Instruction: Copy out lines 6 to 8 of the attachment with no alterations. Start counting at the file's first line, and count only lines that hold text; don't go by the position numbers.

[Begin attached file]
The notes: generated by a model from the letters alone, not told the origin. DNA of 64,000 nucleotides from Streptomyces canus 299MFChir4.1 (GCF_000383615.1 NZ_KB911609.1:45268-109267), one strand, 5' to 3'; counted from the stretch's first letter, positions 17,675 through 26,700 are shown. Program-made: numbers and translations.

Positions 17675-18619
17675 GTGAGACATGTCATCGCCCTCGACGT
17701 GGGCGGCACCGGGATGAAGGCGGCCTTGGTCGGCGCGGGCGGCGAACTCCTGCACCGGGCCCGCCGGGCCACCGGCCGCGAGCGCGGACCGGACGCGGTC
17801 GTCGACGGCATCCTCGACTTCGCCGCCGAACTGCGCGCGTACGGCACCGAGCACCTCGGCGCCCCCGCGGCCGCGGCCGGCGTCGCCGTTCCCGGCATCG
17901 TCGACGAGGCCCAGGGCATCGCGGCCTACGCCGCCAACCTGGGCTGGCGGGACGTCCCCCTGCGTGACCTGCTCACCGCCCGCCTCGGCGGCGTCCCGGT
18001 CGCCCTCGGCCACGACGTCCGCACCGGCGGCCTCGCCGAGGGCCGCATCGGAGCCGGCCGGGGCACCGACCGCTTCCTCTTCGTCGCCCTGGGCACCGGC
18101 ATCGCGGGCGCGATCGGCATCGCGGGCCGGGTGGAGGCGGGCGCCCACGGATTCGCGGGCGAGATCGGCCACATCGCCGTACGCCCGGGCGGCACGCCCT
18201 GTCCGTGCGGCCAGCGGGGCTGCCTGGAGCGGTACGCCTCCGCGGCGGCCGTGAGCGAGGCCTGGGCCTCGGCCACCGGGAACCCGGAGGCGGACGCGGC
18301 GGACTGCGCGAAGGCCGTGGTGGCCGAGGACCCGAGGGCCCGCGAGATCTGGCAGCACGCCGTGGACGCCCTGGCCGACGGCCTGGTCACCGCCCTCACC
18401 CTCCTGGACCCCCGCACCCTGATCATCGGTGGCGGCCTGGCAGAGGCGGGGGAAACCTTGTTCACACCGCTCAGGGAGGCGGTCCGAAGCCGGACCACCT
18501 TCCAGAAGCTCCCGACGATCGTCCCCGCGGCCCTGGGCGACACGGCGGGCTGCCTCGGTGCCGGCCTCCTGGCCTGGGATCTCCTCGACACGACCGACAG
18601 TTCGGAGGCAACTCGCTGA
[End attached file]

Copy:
17901 TCGACGAGGCCCAGGGCATCGCGGCCTACGCCGCCAACCTGGGCTGGCGGGACGTCCCCCTGCGTGACCTGCTCACCGCCCGCCTCGGCGGCGTCCCGGT
18001 CGCCCTCGGCCACGACGTCCGCACCGGCGGCCTCGCCGAGGGCCGCATCGGAGCCGGCCGGGGCACCGACCGCTTCCTCTTCGTCGCCCTGGGCACCGGC
18101 ATCGCGGGCGCGATCGGCATCGCGGGCCGGGTGGAGGCGGGCGCCCACGGATTCGCGGGCGAGATCGGCCACATCGCCGTACGCCCGGGCGGCACGCCCT